This Is What Happens When A Short Squeeze Ends

Remember last week, when China was "fixed" because after the National People's Congress a record-smashing short-squeeze hyped on the back of stimulus hope sent Iron Ore prices soaring 20% in a day? Well that's all over...

Last week, analysts and traders alike were stunned by "the departure from fundamentals" as "the iron ore and steel markets have gone berserk."

As we noted last week, while at the annual National People’s Congress at the weekend, the authorities said they’d allow a record high deficit and higher money-supply target to support growth of 6.5 percent to 7 percent; they also vowed to help cut overcapacity in steel, potentially curbing demand for iron ore.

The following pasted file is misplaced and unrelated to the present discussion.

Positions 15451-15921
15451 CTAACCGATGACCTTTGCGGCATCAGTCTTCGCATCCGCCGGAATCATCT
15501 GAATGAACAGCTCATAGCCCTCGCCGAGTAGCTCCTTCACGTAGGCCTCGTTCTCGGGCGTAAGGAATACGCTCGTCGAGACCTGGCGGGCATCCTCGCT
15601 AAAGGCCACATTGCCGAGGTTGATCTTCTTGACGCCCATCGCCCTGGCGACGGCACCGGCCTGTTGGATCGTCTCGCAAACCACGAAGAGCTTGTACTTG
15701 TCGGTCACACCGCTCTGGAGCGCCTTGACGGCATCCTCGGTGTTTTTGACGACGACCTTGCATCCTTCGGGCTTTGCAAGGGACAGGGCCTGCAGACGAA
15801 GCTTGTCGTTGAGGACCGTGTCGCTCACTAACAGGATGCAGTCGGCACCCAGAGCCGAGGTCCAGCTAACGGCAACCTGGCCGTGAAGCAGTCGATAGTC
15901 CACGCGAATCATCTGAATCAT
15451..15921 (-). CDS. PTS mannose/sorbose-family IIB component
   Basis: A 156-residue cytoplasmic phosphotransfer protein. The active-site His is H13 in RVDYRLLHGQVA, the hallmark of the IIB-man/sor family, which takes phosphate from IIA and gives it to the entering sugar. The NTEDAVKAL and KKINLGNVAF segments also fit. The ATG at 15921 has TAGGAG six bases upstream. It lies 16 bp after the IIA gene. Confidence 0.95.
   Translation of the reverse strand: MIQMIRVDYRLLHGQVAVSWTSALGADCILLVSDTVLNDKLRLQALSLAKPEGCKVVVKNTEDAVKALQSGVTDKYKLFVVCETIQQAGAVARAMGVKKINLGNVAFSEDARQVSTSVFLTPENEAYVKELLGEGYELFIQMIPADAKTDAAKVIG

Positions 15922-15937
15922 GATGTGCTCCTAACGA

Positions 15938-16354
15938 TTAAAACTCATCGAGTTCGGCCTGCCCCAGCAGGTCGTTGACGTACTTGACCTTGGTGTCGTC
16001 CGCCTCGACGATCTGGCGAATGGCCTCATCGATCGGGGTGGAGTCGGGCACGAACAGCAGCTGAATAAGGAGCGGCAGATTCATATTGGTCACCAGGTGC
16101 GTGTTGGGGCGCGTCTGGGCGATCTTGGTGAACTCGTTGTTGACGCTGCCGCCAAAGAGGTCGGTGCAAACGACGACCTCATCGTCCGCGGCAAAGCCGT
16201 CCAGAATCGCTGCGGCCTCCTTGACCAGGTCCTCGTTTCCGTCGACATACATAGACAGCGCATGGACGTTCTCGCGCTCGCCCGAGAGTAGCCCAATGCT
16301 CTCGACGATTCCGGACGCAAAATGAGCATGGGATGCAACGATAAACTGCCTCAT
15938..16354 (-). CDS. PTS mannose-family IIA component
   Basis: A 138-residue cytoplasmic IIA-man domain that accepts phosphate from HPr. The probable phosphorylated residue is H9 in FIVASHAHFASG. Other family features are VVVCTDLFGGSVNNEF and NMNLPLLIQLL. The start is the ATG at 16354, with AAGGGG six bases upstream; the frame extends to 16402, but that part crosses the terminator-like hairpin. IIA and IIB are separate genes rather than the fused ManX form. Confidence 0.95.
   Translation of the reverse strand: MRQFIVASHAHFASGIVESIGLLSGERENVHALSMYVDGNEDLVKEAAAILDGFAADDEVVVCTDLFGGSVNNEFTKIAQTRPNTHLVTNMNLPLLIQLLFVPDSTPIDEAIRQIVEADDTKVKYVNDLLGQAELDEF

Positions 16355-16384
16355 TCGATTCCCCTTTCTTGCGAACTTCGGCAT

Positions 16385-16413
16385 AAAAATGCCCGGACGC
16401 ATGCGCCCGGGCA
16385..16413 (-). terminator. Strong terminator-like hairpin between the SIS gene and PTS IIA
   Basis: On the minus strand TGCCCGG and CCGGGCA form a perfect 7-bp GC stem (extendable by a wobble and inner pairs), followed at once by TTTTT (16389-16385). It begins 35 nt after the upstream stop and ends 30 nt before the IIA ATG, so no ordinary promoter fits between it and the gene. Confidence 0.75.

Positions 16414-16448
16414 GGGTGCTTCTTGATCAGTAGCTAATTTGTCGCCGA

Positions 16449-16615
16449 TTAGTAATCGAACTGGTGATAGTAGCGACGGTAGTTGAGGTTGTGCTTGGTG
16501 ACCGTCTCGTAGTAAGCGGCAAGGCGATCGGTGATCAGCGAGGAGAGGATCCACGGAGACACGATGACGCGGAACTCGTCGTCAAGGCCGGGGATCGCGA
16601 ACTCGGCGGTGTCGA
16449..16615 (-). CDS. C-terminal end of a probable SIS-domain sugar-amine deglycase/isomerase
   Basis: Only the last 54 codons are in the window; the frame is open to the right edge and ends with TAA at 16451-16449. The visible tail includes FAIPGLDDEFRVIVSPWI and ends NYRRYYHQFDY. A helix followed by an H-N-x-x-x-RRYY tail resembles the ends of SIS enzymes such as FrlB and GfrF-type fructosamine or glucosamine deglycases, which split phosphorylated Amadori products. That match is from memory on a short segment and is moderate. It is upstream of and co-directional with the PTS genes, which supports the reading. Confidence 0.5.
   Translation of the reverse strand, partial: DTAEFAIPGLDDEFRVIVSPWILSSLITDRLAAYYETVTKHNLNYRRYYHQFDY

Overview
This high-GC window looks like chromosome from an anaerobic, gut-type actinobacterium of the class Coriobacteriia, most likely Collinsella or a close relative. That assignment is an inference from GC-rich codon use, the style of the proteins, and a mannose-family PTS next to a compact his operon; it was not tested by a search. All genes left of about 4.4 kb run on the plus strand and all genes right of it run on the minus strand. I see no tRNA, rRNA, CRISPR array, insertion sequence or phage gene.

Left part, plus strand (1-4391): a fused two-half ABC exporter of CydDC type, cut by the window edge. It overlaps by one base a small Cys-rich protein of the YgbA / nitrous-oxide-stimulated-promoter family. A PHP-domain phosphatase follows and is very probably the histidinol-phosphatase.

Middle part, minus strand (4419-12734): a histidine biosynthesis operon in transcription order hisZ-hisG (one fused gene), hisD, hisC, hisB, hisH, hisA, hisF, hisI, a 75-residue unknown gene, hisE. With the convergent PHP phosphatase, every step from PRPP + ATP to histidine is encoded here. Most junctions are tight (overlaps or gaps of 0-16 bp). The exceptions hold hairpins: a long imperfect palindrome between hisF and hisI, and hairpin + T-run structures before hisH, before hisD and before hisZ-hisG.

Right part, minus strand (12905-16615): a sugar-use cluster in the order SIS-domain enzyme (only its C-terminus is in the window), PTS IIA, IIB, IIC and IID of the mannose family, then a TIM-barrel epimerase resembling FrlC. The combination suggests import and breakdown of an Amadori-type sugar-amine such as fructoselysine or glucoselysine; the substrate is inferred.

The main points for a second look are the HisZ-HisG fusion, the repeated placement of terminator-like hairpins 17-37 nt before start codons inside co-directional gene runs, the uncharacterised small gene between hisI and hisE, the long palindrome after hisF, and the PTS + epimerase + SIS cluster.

“We expect the current rally to be short-lived,” analysts Christian Lelong and Amber Cai said in a note predicting further growth in iron ore supply in the quarters ahead.


“The causality will revert sooner rather than later, and steel raw materials will one again drive steel prices rather than the other way around.”

Recent gains in iron ore probably won’t last, Goldman Sachs Group Inc. said in a report received on Monday, forecasting a drop back to $35 a ton in the final quarter. This year’s rally has been driven by rising steel prices in China, a reversal of the normal relationship seen between the raw material and the manufactured product, Goldman said.

Just as Goldman warned - the commodity rally was unsustainable..

With Iron Ore prices down 6 days in a row, the entire hope-strewn short-squeeze has been erased.